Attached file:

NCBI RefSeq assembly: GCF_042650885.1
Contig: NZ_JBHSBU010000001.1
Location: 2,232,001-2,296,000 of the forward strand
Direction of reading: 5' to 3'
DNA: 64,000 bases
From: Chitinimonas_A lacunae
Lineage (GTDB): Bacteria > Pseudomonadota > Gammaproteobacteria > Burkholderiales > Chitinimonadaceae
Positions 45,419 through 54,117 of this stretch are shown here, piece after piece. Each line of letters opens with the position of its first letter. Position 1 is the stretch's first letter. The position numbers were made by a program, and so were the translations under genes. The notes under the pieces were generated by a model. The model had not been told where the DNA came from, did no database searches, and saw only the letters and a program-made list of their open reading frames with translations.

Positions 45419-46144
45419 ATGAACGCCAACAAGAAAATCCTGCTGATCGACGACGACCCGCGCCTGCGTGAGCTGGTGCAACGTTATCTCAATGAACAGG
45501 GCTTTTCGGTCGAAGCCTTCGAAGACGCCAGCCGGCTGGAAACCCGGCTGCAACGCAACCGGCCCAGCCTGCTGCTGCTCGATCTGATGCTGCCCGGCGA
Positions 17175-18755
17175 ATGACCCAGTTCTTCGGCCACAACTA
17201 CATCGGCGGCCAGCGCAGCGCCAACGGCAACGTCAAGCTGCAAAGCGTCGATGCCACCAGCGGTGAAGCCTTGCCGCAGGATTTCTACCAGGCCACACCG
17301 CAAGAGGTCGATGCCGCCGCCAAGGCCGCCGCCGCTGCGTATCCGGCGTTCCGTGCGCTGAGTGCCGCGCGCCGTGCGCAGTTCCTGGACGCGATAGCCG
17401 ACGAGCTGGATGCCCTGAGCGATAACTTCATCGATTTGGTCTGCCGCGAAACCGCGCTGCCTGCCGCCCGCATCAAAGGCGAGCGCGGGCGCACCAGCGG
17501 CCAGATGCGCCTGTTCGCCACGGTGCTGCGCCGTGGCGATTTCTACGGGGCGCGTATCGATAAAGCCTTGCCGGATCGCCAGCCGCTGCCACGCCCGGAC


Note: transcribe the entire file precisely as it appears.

NCBI RefSeq assembly: GCF_042650885.1
Contig: NZ_JBHSBU010000001.1
Location: 2,232,001-2,296,000 of the forward strand
Direction of reading: 5' to 3'
DNA: 64,000 bases
From: Chitinimonas_A lacunae
Lineage (GTDB): Bacteria > Pseudomonadota > Gammaproteobacteria > Burkholderiales > Chitinimonadaceae
Positions 45,419 through 54,117 of this stretch are shown here, piece after piece. Each line of letters opens with the position of its first letter. Position 1 is the stretch's first letter. The position numbers were made by a program, and so were the translations under genes. The notes under the pieces were generated by a model. The model had not been told where the DNA came from, did no database searches, and saw only the letters and a program-made list of their open reading frames with translations.

Positions 45419-46144
45419 ATGAACGCCAACAAGAAAATCCTGCTGATCGACGACGACCCGCGCCTGCGTGAGCTGGTGCAACGTTATCTCAATGAACAGG
45501 GCTTTTCGGTCGAAGCCTTCGAAGACGCCAGCCGGCTGGAAACCCGGCTGCAACGCAACCGGCCCAGCCTGCTGCTGCTCGATCTGATGCTGCCCGGCGA
Positions 17175-18755
17175 ATGACCCAGTTCTTCGGCCACAACTA
17201 CATCGGCGGCCAGCGCAGCGCCAACGGCAACGTCAAGCTGCAAAGCGTCGATGCCACCAGCGGTGAAGCCTTGCCGCAGGATTTCTACCAGGCCACACCG
17301 CAAGAGGTCGATGCCGCCGCCAAGGCCGCCGCCGCTGCGTATCCGGCGTTCCGTGCGCTGAGTGCCGCGCGCCGTGCGCAGTTCCTGGACGCGATAGCCG
17401 ACGAGCTGGATGCCCTGAGCGATAACTTCATCGATTTGGTCTGCCGCGAAACCGCGCTGCCTGCCGCCCGCATCAAAGGCGAGCGCGGGCGCACCAGCGG
17501 CCAGATGCGCCTGTTCGCCACGGTGCTGCGCCGTGGCGATTTCTACGGGGCGCGTATCGATAAAGCCTTGCCGGATCGCCAGCCGCTGCCACGCCCGGAC